Monday, September 24, 2007

"It Comes on the Truck... Then the Guys Cut it"

Want to throw the employees of your local conventional supermarket into confusion? Ask them if they know where the meat comes from. Like this:

Do you happen to know where your meat comes from?

Today I had occasion to buy some stew beef-- I wanted to make a borscht with some big beets from the CSA farm-- and it was (sorry, purists) more convenient to stop at my neighborhood market than to hit the coop for the good stuff. It's a pretty small, locally-owned place with its own butcher, so I thought there was a reasonable chance of finding Montana beef for sale there; I looked at the labels on the packages and the signage at the meat counter, but saw no indication of the beef's provenance. No matter; I was going to buy it anyway, and I did.

As the young checker wrapped up my beef in an extra plastic bag to prevent leakage, insisting on giving me excellent service whether I wanted it or not, I asked her, as diffidently as I could: "Do you happen to know where your meat comes from?"

"No!," she said, with an air of thoughtful surprise. "No, actually, I've never even thought about that before." Despite clearly finding the question odd, she also seemed intrigued. "Do you want me to ask for you?"

"That's all right, I was just curious," I said. "You can ask later, if you want, just to find out for yourself..."

She turned to another woman who was stocking shelves, a middle-aged person who's worked there for years. "Do you know where our meat comes from?"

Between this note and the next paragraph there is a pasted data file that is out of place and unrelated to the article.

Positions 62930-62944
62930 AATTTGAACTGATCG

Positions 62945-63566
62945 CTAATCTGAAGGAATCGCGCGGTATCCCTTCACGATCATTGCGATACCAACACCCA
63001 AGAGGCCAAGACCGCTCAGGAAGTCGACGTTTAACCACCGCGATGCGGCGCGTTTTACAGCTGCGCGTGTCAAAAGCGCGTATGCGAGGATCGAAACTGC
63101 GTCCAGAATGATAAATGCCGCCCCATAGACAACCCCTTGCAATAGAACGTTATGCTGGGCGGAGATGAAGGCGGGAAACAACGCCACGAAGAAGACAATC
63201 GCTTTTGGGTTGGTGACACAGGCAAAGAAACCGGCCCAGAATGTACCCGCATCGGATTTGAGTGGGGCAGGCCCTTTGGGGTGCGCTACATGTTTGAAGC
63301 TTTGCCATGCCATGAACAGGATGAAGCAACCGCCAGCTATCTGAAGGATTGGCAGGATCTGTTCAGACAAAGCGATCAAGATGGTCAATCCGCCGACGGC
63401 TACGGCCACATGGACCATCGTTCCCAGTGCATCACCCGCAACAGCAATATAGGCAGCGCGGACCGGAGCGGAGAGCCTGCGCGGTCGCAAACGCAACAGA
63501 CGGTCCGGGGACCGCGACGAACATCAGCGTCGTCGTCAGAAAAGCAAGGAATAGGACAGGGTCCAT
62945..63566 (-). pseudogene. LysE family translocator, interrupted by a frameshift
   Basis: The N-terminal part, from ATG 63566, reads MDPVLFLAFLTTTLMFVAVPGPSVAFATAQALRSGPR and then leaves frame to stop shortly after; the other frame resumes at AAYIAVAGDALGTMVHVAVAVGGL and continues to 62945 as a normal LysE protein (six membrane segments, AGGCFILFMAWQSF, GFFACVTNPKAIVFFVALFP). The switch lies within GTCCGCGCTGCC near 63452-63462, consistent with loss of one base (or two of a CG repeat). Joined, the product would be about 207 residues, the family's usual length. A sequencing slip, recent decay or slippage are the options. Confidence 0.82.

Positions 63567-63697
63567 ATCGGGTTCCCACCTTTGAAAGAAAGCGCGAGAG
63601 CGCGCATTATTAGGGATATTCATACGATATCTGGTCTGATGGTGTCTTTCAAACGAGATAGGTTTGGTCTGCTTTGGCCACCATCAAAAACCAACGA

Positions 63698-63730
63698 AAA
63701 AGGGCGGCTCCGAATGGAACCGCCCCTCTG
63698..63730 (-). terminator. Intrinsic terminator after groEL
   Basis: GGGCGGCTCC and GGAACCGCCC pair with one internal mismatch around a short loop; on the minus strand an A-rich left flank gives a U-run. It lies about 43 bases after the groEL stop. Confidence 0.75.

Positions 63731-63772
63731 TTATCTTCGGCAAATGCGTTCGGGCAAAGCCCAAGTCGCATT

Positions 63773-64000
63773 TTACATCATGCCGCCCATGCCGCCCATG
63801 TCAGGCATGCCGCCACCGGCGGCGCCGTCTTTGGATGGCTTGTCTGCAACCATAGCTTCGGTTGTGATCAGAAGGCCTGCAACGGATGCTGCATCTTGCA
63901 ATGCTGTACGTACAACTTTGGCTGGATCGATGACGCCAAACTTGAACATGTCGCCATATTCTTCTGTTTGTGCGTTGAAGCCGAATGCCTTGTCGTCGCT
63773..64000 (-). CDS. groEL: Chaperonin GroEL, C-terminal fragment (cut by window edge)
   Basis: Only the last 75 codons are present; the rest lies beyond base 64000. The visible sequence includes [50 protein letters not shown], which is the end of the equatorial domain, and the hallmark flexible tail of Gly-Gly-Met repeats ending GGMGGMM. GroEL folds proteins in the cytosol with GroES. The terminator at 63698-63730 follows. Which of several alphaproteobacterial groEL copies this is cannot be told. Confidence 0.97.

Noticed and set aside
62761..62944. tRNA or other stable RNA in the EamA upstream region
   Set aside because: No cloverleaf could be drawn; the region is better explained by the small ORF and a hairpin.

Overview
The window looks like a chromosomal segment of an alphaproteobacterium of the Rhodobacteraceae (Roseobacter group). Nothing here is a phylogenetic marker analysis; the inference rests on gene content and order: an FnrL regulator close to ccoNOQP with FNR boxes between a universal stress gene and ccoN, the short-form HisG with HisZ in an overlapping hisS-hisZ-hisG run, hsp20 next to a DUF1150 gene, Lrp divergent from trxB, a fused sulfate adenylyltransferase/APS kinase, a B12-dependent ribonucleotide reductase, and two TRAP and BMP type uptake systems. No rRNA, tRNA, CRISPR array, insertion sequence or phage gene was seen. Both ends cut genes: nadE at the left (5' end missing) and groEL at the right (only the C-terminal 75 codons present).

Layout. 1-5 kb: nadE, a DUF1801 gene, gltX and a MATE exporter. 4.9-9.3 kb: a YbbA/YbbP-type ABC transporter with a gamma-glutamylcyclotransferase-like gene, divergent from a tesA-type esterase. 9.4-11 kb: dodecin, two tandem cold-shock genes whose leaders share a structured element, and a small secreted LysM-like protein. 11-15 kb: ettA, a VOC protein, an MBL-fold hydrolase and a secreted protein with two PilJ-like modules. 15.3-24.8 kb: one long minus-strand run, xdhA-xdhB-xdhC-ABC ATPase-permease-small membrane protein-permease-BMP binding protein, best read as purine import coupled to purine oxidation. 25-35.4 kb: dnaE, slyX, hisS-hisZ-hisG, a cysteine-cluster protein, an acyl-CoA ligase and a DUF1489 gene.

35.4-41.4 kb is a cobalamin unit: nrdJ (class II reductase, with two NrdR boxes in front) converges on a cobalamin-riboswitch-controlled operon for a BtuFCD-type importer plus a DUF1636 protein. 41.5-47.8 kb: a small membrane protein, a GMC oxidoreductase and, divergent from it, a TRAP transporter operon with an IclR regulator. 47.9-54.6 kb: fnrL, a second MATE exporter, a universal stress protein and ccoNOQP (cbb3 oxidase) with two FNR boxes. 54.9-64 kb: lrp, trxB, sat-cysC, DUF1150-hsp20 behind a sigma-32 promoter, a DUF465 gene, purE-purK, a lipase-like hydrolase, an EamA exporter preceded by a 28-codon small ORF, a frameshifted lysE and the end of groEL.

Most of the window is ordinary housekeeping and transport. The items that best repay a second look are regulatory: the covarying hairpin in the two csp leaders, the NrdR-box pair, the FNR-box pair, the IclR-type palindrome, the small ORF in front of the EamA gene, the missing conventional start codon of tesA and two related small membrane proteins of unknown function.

It was this woman-- I will add, a woman I like and respect fine-- who gave the answer, "It comes from the truck."

"Sorry?" I said. "It comes from the truck?" I wasn't sure if I'd heard right.

"Yeah, it comes on the truck... then the guys cut it. I have no idea where it comes from."

"That's okay, I was just curious," I said again. "Thanks." And I went out. I didn't want to cause more consternation.

So, if you don't mind feeling a bit like a space alien, I think it is not bad to raise this question. It plants a seed, even if you don't get an answer; the girl who said she'd never even thought about it before has now thought about it. Both these women may, at slow moments of the shift, idly ask a fellow employee: "hey, this lady came in and she asked me where our meat came from... do you know where it comes from?" Until maybe, someday, somebody will turn out to know.

Please, though, be kind to the grocery workers. It's not their fault our food system is fucked.

1 comment:

Anonymous said...

Great Idea -- I'll do it!